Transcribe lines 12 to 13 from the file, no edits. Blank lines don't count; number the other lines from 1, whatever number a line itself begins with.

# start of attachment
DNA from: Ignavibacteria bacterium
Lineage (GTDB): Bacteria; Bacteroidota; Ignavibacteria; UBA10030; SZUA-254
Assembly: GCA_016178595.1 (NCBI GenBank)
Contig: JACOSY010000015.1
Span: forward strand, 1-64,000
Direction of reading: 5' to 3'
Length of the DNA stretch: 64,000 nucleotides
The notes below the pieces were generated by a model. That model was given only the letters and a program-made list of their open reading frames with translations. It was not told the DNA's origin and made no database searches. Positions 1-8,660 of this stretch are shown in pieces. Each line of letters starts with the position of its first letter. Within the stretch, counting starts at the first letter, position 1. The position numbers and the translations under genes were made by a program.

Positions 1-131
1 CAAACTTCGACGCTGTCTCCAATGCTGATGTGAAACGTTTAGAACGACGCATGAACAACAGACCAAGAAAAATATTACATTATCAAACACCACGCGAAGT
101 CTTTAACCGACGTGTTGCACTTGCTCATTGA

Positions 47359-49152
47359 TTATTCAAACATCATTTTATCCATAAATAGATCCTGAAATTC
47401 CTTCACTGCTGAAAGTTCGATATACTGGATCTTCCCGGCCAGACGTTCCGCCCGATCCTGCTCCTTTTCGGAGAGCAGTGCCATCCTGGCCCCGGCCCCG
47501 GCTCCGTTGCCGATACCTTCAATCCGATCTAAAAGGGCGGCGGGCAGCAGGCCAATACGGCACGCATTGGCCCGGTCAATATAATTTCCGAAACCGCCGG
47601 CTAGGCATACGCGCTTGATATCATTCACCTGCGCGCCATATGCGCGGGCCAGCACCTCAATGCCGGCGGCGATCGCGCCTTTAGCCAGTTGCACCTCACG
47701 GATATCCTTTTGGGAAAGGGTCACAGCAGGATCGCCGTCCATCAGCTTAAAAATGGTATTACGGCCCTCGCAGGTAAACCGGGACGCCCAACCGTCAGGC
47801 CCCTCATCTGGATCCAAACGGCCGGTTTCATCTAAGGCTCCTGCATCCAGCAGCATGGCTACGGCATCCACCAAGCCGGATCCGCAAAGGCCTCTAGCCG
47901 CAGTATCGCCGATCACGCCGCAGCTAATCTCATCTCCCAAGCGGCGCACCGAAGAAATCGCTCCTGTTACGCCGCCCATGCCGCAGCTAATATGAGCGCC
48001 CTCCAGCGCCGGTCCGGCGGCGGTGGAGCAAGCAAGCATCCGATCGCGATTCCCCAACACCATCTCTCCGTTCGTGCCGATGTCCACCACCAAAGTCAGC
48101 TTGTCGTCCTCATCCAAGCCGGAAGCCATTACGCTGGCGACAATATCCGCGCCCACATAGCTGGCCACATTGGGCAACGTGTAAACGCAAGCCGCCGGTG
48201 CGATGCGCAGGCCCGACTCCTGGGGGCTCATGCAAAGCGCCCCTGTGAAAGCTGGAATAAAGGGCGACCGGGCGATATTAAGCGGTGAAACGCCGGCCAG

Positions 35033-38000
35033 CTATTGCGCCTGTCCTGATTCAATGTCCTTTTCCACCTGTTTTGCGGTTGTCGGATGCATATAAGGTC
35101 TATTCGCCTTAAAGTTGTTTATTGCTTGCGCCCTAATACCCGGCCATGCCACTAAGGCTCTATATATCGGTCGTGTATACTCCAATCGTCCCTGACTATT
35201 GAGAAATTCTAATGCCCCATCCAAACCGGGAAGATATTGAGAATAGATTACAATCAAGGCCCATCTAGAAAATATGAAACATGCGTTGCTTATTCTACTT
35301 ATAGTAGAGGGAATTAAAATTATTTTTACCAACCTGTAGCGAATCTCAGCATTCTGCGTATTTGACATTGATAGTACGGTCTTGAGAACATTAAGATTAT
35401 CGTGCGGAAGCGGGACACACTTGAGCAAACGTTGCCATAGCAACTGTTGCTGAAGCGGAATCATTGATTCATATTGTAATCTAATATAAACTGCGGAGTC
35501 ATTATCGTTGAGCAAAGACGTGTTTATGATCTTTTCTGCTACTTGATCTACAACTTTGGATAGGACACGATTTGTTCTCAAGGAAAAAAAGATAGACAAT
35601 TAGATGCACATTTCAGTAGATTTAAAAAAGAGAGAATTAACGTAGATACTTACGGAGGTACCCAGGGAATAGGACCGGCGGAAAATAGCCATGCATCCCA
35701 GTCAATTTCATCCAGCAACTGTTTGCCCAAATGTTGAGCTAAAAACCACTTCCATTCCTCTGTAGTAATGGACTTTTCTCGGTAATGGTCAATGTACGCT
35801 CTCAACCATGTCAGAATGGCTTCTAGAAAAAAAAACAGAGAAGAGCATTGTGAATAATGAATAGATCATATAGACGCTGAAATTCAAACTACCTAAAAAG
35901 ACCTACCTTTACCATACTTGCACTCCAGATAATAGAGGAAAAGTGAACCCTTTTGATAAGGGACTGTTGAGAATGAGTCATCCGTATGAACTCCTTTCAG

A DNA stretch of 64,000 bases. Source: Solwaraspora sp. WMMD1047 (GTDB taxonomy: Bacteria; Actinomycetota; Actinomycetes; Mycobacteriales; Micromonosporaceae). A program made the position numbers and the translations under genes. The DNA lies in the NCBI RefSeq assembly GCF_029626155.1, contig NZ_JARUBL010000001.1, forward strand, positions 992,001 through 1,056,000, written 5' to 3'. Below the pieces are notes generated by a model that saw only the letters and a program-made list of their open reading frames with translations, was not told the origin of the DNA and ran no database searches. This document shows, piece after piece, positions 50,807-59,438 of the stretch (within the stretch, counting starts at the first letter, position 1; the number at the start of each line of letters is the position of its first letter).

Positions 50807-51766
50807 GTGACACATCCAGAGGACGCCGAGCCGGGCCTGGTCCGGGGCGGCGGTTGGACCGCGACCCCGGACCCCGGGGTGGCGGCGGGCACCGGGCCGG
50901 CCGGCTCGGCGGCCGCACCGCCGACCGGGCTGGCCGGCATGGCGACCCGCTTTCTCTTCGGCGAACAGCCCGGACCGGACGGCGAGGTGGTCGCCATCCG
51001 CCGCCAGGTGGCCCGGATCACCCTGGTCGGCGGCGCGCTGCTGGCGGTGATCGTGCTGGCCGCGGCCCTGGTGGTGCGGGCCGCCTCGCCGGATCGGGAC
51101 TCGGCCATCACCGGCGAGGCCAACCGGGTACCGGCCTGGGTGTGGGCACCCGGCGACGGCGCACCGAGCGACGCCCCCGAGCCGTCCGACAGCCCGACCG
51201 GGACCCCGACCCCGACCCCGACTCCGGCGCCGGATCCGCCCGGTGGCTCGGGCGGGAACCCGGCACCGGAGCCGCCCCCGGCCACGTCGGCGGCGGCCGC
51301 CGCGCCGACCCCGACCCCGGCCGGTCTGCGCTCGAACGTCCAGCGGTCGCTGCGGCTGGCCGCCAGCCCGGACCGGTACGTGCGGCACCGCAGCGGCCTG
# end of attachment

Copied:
Positions 47359-49152
47359 TTATTCAAACATCATTTTATCCATAAATAGATCCTGAAATTC